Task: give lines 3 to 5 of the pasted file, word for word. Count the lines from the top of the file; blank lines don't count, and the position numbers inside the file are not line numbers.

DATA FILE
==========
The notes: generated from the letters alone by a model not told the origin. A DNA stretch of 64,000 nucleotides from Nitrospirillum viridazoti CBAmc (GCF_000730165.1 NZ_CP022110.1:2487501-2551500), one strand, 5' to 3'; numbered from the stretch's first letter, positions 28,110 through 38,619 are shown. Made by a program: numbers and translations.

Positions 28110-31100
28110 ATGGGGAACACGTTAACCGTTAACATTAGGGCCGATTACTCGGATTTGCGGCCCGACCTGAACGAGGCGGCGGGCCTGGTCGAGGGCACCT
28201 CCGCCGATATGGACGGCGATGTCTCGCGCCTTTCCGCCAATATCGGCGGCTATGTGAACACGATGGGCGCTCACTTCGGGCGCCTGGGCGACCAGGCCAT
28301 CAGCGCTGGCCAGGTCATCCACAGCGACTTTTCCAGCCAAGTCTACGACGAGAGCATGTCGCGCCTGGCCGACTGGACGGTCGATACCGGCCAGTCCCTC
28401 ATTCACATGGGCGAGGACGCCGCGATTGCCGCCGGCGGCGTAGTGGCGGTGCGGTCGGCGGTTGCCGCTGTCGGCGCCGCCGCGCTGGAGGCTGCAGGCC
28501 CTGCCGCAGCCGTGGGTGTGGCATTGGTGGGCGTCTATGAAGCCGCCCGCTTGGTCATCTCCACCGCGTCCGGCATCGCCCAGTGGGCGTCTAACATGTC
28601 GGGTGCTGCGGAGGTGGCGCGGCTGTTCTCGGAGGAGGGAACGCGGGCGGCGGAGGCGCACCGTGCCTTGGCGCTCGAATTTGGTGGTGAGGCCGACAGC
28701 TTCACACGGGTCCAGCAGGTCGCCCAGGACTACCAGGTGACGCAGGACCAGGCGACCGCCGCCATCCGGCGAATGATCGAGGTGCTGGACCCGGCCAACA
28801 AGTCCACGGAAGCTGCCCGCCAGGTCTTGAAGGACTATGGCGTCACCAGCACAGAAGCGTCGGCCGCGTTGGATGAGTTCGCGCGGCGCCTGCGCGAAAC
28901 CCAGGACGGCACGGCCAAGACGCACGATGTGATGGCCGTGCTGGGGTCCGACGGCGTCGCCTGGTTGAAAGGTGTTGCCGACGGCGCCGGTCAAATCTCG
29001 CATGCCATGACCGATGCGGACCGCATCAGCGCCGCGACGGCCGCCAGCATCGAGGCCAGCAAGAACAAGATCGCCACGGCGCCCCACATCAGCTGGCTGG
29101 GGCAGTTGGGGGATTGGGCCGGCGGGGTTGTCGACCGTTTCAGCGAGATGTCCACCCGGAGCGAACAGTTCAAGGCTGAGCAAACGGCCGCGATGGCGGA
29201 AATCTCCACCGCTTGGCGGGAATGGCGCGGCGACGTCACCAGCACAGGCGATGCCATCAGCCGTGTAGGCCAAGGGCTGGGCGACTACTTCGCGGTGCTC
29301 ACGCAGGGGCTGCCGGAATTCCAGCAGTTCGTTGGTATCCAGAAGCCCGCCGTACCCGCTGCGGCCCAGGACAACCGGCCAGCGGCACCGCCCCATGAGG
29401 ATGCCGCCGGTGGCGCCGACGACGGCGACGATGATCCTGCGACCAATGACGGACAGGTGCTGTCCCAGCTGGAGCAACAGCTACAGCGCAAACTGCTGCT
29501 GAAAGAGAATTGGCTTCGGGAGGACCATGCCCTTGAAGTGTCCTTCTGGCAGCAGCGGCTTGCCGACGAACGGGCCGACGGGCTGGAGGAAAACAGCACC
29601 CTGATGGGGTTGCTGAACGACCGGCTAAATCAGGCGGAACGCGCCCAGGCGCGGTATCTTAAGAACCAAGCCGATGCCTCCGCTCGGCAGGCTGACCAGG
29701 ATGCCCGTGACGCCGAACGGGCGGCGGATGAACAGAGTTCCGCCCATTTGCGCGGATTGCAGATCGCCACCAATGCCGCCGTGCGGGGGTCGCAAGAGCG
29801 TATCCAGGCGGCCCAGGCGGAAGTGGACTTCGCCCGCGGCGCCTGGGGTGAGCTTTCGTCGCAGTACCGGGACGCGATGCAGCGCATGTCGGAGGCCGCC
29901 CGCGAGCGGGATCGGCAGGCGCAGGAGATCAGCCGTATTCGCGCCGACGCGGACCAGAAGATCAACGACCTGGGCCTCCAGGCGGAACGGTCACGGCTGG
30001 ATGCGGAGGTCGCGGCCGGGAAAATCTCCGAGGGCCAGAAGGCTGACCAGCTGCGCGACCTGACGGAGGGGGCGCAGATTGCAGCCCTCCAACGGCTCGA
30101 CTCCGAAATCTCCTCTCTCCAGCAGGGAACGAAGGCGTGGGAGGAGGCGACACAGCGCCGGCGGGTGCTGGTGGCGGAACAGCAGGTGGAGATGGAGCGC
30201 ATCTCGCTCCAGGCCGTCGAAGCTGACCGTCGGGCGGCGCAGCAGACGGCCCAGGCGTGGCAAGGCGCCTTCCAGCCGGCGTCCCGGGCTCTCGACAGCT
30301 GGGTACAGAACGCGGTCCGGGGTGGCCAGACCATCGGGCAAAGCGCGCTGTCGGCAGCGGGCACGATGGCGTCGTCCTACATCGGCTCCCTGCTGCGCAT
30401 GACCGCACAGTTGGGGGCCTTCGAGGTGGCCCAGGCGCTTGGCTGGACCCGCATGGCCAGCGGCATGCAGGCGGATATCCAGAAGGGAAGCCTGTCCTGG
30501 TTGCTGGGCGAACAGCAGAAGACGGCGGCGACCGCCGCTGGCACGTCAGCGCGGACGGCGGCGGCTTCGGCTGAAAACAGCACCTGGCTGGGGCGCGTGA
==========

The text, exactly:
28110 ATGGGGAACACGTTAACCGTTAACATTAGGGCCGATTACTCGGATTTGCGGCCCGACCTGAACGAGGCGGCGGGCCTGGTCGAGGGCACCT
28201 CCGCCGATATGGACGGCGATGTCTCGCGCCTTTCCGCCAATATCGGCGGCTATGTGAACACGATGGGCGCTCACTTCGGGCGCCTGGGCGACCAGGCCAT
28301 CAGCGCTGGCCAGGTCATCCACAGCGACTTTTCCAGCCAAGTCTACGACGAGAGCATGTCGCGCCTGGCCGACTGGACGGTCGATACCGGCCAGTCCCTC